A study co-led by PNNL and reviewed in Science investigates how nanomaterials—both ancient and modern—cycle through the Earth’s air, water, and land, and calls for a better understanding of how they affect the environment and human health.
PNNL scientists have taken one of the most in-depth looks ever at the riot of protein activity that underlies colon cancer and have identified potential new molecular targets to try to stop the disease.
Researchers at PNNL are developing a new class of acoustically active nanomaterials designed to improve the high-resolution tracking of exploratory fluids injected into the subsurface. These could improve subsurface geophysical monitoring.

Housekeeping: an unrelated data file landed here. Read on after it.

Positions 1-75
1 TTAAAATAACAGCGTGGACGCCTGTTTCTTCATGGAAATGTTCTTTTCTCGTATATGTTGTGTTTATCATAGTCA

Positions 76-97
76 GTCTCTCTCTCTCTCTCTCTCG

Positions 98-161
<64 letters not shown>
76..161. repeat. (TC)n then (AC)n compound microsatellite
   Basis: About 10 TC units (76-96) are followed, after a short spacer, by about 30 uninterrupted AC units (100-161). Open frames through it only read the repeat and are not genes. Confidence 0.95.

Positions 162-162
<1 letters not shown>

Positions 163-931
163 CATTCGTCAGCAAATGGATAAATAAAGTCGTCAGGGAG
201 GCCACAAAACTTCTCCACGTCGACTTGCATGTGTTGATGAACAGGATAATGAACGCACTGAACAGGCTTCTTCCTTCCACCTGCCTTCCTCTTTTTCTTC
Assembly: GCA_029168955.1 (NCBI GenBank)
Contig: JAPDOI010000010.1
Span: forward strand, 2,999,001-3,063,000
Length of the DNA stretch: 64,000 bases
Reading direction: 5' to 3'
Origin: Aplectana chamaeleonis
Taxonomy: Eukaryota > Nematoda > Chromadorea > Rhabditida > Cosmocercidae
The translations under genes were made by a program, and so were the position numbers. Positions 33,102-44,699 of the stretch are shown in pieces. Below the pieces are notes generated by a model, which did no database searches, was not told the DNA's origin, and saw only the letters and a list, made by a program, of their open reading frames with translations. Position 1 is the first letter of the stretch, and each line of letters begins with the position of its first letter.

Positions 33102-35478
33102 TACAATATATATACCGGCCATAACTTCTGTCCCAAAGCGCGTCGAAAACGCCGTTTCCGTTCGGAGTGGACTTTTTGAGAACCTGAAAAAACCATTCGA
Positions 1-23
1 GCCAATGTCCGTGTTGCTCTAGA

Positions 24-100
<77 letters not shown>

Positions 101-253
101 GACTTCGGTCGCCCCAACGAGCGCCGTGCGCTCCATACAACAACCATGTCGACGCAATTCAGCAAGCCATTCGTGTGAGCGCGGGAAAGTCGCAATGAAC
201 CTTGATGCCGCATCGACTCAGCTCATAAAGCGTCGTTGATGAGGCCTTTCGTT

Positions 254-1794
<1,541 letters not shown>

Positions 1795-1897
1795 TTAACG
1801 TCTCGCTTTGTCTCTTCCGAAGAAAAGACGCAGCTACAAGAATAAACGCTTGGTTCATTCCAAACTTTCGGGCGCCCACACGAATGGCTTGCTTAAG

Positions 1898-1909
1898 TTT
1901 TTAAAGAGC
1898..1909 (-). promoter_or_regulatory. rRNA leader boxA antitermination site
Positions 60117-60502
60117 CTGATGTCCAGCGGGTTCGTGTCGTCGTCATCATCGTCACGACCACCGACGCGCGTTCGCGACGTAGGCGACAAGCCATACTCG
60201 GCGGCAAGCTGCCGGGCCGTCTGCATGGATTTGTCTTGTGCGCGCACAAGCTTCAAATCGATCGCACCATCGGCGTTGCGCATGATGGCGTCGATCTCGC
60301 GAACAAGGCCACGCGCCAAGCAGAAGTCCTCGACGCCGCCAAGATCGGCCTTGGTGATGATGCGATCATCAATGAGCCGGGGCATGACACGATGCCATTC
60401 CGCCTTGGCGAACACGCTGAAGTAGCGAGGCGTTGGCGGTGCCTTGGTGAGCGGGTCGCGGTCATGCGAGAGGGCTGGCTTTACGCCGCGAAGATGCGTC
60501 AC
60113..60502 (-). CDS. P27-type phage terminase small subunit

Water management activities could reduce both the duration and intensity of agricultural droughts by a factor of about ten in most regions, while they may increase those of hydrological droughts by up to 50 percent.